Spartan Artist Cynthia Gonzalez Earns International Sculpture Award
Cynthia Yadira Gonzalez assembled her award-winning sculpture, “The Beginning of My Oral Fixation Was a Game I Liked to Play,” in a wood workshop taught by SJSU Spatial Art Professor Shannon Wright. Photo courtesy of Cynthia Yadira Gonzalez.
Artist Cynthia Yadira Gonzalez, ’20 BFA, ’24 MFA Spatial Art, has received a 2022 International Sculpture Center’s (ISC) Outstanding Student Achievement in Contemporary Sculpture Award for her piece, “The Beginning of My Oral Fixation Was a Game I Liked to Play.”
“It’s nice to be recognized and have my work in a public setting because, most of the time, I don’t feel like my work fits in anywhere,” said Gonzalez, who described her introduction to the art world through the lens of religion, arts and crafts, and folk art. A second-generation Mexican American artist, Gonzalez’s work explores limbo between countries, cultures, languages, identities and genders.
San José State University Spatial Art Professor Shannon Wright, who nominated Gonzalez for the prestigious award, describes the winning piece as a “truly remarkable hand-cranked wooden kinetic sculpture painted in spectacularly bright colors.
“The automaton was a tour de force: festive, rustic, cartoonish, and on the surface, extremely humorous. However, like much of Cynthia’s work, further contextualization from a written statement suggested that the piece was part of a cathartic working-through of childhood trauma.”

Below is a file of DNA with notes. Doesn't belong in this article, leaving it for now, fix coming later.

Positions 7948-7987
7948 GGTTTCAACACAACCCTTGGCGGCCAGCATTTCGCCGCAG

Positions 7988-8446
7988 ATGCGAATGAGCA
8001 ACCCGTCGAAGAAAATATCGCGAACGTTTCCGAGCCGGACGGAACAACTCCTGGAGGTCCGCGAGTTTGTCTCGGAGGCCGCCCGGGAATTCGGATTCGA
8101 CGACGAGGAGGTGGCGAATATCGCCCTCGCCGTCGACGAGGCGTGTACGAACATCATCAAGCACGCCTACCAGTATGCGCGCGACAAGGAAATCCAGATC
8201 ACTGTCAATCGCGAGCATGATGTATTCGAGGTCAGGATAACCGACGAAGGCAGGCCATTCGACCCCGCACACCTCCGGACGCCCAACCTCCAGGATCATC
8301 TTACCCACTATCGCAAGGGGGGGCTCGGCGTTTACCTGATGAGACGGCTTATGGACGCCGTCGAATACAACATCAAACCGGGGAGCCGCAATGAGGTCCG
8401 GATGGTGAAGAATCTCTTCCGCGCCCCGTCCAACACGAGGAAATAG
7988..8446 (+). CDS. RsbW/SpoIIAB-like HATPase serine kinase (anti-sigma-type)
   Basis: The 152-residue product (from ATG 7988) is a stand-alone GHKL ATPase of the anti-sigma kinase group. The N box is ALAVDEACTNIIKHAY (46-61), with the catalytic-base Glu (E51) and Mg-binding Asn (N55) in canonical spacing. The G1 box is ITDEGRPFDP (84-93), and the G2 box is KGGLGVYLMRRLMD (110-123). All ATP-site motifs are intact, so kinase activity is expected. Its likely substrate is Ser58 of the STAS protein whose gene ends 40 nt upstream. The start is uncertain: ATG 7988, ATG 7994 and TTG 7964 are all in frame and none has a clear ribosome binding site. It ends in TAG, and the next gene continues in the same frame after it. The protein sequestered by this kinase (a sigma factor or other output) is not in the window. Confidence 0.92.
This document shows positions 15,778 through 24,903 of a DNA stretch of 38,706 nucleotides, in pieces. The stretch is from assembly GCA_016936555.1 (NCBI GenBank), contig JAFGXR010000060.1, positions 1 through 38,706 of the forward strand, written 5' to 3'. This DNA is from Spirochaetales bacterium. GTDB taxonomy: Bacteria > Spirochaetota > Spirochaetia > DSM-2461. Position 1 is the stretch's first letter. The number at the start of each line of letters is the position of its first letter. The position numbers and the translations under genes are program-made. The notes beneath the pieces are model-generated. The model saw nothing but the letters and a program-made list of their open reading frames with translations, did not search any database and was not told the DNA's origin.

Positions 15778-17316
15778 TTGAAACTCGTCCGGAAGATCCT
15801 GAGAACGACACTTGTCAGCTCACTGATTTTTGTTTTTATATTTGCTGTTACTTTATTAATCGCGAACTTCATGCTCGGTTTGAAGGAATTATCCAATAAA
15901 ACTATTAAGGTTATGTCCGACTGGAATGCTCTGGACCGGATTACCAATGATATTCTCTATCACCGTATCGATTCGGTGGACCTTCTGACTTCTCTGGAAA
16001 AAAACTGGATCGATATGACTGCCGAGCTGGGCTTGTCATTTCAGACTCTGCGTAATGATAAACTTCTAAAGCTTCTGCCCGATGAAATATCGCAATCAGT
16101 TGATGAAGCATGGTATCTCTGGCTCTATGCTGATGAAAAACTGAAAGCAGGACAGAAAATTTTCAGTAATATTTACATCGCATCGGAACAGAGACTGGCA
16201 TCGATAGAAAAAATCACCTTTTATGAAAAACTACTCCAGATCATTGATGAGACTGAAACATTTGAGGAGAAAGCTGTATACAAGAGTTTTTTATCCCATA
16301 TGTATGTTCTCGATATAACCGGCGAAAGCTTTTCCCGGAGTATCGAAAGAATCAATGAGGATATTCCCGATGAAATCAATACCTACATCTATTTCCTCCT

The award includes an opportunity to participate in a residency program at the International Sculpture Center’s Josephine Sculpture Park in Frankfort, Kentucky; a feature in the winter 2023 issue of Sculpture magazine; complimentary one-year membership in ISC; and potential inclusion in a fall/winter exhibition.
Gonzalez was 14 when she first realized she wanted to be an artist and has explored sculpture, watercolor, ceramics and more.
“I didn’t always know the difference between the art we see in museums and what people sold at the flea market,” she said. “I want to challenge the separation of ‘high art’ and ‘low art.’ I like incorporating found objects and working-class materials, like caulking and glitter, into my work and remixing it into something new.”
She created the award-winning piece, a brightly-colored elaborate wooden sculpture with several interlocking dowels, in Wright’s woodworking class. It was featured in her BFA thesis exhibition, entitled “Perdida” (‘Lost”). Much of her work explores the liminal space between identities and cultures, juxtaposing childhood trauma against a vibrant, attention-getting backdrop.
“My colors are something you can’t ignore,” she added. “I’ve been told they are like primal screams. Most of my life, I’ve been told to shut up, keep things to myself, and I feel like bright colors can’t be ignored.”
Wright, who has been one of Gonzalez’s mentors since she first transferred to SJSU in 2018, said that “the level of transformation that occurred within her work during this short time, both materially and conceptually, [is] nonetheless quite astonishing.”